By Nick Nunn
A stereotype about British cooking spreads the belief that their food is often boiled, bland, or otherwise unappetizing, but rarely does one hear that it can also be deadly.
But Margaret Goodwin, 66, of Henley-on-Thames, UK, recently had an experience to support theories that the British are preparing new ways to wage culinary warfare on the rest of the civilized world.
Goodwin, who may or may not be a member of MI6 working in close conjunction with Special Agent 007 himself, received a jar of what simply appeared to be rhubarb chutney from an undisclosed source and placed it in the most secure, top-secret location in her house: the fridge.
Hours later, the chemical compound in the jar began the fermentation process, creating enough methane gas to remove the door from its hinges, install it on the opposing wall, and lift the ceiling temporarily, leaving cracks in the walls of the house, the living room, and the porch.
Hmm… You’d think that the British would have had enough experience with fermentation by now to know better, but I guess not.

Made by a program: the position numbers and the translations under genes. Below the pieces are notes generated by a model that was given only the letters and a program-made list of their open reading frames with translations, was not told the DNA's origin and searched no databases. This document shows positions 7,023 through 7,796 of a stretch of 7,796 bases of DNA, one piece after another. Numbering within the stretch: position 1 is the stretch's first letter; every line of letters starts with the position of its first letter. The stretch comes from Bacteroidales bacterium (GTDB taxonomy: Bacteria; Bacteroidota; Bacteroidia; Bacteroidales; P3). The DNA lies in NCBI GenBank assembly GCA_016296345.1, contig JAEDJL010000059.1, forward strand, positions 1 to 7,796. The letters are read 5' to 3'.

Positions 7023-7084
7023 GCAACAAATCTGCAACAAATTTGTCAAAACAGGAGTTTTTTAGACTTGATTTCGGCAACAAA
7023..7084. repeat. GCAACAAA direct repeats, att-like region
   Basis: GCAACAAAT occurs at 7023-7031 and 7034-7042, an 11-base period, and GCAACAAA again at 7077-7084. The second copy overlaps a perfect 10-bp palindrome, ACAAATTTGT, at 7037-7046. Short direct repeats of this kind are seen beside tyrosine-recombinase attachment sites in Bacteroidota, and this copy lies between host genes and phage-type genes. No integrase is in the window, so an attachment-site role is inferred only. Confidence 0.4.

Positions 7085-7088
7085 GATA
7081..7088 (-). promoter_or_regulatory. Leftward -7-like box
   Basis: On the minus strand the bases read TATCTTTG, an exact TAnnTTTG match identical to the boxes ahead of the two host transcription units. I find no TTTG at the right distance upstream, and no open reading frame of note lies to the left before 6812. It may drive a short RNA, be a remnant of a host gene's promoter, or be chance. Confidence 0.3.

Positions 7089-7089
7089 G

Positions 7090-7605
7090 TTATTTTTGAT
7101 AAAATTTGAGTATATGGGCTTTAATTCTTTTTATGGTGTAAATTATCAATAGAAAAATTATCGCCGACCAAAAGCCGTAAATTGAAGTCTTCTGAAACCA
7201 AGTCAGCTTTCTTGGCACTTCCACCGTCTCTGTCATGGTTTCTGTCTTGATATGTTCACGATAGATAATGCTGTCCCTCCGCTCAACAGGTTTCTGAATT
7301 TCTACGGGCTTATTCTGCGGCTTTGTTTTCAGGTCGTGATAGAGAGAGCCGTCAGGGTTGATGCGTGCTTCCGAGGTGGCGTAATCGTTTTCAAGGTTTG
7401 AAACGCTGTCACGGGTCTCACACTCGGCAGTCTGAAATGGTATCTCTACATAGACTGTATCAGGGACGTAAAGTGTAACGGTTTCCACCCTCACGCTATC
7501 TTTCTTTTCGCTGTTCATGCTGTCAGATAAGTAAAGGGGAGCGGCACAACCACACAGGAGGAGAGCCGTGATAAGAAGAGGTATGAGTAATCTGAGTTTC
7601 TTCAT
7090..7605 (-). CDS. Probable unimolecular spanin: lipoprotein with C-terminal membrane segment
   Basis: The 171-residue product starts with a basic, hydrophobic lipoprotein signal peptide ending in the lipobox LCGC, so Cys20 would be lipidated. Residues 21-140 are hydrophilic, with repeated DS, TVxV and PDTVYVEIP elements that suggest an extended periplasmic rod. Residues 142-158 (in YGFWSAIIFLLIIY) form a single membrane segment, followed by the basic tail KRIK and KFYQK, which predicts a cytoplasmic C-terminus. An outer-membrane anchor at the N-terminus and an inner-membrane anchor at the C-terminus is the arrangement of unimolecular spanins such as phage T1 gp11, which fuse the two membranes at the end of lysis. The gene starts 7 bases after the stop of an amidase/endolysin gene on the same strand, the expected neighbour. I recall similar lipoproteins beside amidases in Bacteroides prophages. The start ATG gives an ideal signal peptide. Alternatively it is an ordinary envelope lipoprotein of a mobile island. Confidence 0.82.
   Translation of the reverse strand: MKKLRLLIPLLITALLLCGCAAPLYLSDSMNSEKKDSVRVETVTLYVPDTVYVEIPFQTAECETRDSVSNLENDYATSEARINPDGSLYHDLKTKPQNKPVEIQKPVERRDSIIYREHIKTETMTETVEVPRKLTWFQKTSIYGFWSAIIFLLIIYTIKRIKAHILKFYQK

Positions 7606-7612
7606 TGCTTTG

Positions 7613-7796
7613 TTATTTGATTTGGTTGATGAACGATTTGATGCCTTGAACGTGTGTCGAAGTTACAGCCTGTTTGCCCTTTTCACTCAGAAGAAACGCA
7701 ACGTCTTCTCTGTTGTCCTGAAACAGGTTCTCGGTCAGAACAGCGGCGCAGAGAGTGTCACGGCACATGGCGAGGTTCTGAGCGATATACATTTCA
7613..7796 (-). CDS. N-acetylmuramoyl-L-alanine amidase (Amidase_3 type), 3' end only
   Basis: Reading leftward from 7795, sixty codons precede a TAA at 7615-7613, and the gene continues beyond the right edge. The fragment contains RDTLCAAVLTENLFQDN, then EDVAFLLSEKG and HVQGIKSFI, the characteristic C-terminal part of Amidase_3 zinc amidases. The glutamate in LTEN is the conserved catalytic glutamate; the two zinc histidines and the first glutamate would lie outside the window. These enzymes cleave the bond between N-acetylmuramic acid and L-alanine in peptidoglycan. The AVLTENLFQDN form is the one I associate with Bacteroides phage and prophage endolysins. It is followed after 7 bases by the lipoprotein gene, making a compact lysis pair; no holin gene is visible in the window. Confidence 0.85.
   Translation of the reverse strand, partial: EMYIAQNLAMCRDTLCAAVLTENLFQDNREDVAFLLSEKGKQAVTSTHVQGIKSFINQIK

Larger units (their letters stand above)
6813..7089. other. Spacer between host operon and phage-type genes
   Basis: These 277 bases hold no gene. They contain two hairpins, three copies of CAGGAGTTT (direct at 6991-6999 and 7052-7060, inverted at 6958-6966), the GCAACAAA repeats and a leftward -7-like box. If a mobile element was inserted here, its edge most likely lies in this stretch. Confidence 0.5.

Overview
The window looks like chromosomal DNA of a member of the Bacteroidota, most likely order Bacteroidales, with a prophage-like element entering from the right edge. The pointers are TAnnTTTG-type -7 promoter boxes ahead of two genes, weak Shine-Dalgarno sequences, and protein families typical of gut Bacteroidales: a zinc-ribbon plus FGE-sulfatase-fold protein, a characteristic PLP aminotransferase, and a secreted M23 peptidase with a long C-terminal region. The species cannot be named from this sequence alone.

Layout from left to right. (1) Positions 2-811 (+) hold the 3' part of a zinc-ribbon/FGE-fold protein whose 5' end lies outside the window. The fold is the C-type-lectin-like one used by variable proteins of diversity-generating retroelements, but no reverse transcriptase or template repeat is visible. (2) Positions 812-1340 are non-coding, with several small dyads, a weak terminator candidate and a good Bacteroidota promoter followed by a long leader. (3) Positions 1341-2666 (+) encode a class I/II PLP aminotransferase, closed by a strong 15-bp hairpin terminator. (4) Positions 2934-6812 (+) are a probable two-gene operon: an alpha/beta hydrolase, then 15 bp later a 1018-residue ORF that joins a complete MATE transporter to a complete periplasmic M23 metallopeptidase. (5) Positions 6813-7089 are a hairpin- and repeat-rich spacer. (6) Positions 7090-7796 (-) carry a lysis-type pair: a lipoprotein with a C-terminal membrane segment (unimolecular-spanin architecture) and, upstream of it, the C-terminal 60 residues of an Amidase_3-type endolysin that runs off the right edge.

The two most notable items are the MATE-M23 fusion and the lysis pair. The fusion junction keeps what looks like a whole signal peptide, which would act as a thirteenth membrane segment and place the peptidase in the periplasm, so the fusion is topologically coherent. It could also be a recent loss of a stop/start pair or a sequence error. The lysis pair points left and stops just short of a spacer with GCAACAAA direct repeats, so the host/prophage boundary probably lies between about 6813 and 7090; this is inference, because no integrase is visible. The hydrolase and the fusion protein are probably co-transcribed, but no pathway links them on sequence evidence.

Apparently, this wasn’t Q Branch’s only batch of the explosive topping, and other recipients have been warned to remove the possibly deadly concoction from their homes immediately.
Before performing initial inspections, the authorities assumed that the damage to Goodwin’s home was caused by a gas main explosion, but Goodwin reported that she has nothing in the building was powered by gas.
Goodwin was relieved to escape what was possibly the tastiest assassination attempt since Alan Turing knocked himself off with a poisoned apple.
(Yeah, that’s for real and not a fairy tale. Look it up.)
Describing her narrow escape from death to London’s The Daily Telegraph, Goodwin said, “If I had been standing in the way, it would probably have killed me. You wouldn’t think a little jar of rhubarb chutney could cause so much devastation.”
Take note, FDA: rhubarb needs to be investigated as a health threat to the general population.